AW

A-Rod’s Contract Should Serve as a Wake-Up Call to All MLB Owners

In Sports on January 30, 2013 at 7:10 pm

Alex Rodriguez

Alex Rodriguez has likely donned pinstripes for the last time because of his latest PED (performance enhancing drug) scandal, his over-inflated contract and his diminishing returns on the field.  The New York Yankees still owe Rodriguez $114 million over the next five years, but they are going to try and leverage Rodriguez’s PED usage to void the contract.  Unfortunately for the Yankees, all MLB contracts are fully guaranteed, and the player’s union is unlikely allow any contract to be voided without a fight.  Rodriguez’s contract should serve as a wake-up call to all MLB owners.

If Major League Baseball truly wants to fix what ails the game today, the owners must work with the player’s union to legislate performance enhancing drugs out of the game by making contracts voidable to those players who are found guilty of using PEDs.   At the very least, the penalties for getting caught using PEDs need to be made so strict that they serve as a true deterrent.

The PED problem in baseball has blighted a whole generation of players.  It is the sole reason that players with undisputable hall of fame careers are being kept from joining the ranks of other players who have already been enshrined in the hallowed halls in Cooperstown.

While PEDs are a serious problem, they are not the only problem that Major League Baseball is facing with regard to its guaranteed contracts.

In recent years, large market teams have thrown obscene amounts of money in long-term deals to free agents who are guaranteed to provide diminishing returns by the time the contract ends.  These over-inflated salaries will account for a large percentage of team payrolls years after the players’ most productive seasons.  Because the contracts are guaranteed, these players become virtually untradeable.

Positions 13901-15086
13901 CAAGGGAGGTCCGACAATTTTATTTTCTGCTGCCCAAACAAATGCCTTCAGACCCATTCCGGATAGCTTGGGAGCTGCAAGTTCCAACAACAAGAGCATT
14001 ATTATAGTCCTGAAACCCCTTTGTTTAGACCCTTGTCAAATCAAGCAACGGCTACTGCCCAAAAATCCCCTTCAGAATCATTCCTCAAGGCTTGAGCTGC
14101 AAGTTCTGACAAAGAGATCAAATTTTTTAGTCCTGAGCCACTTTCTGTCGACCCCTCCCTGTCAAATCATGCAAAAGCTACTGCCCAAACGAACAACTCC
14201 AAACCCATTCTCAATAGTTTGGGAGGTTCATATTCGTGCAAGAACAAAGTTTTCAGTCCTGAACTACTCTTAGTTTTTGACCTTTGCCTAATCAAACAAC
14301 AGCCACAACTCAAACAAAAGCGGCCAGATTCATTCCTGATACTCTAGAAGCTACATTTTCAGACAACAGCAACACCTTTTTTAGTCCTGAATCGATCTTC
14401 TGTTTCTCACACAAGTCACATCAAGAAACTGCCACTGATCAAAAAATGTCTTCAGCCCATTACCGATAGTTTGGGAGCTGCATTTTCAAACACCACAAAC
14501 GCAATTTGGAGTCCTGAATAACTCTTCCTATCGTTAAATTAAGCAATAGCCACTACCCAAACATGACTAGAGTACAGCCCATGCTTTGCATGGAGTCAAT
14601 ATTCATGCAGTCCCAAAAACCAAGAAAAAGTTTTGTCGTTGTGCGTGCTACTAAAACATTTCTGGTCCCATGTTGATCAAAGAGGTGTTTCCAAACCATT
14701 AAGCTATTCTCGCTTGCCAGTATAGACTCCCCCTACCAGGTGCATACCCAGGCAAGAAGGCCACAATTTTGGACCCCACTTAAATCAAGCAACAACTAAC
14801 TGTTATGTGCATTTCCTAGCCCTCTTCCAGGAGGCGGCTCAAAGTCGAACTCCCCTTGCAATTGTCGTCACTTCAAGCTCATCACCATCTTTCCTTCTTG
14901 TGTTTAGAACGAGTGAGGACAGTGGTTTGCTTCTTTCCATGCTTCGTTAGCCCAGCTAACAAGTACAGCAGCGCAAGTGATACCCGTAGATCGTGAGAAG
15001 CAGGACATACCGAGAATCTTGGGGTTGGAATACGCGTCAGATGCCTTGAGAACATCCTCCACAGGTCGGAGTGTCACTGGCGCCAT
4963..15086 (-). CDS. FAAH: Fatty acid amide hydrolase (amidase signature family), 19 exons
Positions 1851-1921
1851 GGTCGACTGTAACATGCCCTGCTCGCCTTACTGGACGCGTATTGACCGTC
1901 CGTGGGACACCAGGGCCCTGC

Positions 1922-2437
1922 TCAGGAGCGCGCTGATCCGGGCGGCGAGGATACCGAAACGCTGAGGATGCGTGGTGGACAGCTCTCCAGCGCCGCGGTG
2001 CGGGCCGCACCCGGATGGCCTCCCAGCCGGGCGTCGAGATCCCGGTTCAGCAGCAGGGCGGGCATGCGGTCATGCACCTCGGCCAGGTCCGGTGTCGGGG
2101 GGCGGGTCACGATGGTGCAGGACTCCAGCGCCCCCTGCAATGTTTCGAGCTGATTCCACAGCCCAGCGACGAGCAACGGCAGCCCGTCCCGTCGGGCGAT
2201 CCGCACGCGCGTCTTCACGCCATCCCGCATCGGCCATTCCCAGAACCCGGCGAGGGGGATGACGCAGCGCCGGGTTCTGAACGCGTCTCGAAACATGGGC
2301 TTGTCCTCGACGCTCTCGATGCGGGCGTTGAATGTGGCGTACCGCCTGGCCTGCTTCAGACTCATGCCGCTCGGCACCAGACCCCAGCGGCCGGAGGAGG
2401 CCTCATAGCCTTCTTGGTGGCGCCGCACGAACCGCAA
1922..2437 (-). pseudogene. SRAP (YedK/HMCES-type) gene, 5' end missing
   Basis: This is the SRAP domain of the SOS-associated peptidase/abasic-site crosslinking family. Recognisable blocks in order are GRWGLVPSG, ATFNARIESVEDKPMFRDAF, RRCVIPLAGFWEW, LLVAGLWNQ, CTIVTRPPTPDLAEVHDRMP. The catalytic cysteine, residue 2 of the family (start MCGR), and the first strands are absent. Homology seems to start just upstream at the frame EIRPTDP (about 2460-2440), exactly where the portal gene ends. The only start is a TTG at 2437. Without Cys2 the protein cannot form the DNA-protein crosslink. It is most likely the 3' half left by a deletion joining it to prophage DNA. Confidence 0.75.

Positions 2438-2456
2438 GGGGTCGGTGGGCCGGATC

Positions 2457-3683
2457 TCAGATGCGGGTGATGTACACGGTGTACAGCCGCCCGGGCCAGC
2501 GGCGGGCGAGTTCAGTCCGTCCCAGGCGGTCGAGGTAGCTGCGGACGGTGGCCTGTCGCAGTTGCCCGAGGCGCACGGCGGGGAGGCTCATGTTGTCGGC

The Yankees simply have not gotten the production out of Rodriguez to justify his contract, and now they are going to try and use a PED scandal to save them from themselves.

Rodriguez will turn 38 in the middle of this season, so his age would already dictate a likely decline in production.  Coming off of his second major hip surgery, there was no guarantee that he was going to play this season anyway, even if he isn’t suspended for a good portion of the year.  His abysmal playoff performance last season had him riding the pine while the Yankees were fighting to keep their World Series dream alive.   That should speak volumes about what the Yankees think of him as a player.

If the Yankees fail to get Rodriguez’s contract voided if he is found guilty of this PED accusation, they are unlikely to find many options to get rid of him without paying a large sum of money.  Even if they were willing to absorb a good percentage of the money left in his contract, the Yankees are unlikely to find another team that would want to take on an injury-prone, former superstar with greatly diminished skills who is embroiled in a PED scandal.

The time has come for Major League Baseball to stop doling guaranteed contracts for players who are caught cheating, and over-inflated, long-term contracts for players who are beyond their prime.  Alex Rodriguez fits into both categories, and his situation should serve as a wake-up call to all MLB owners who need someone to save them from themselves.

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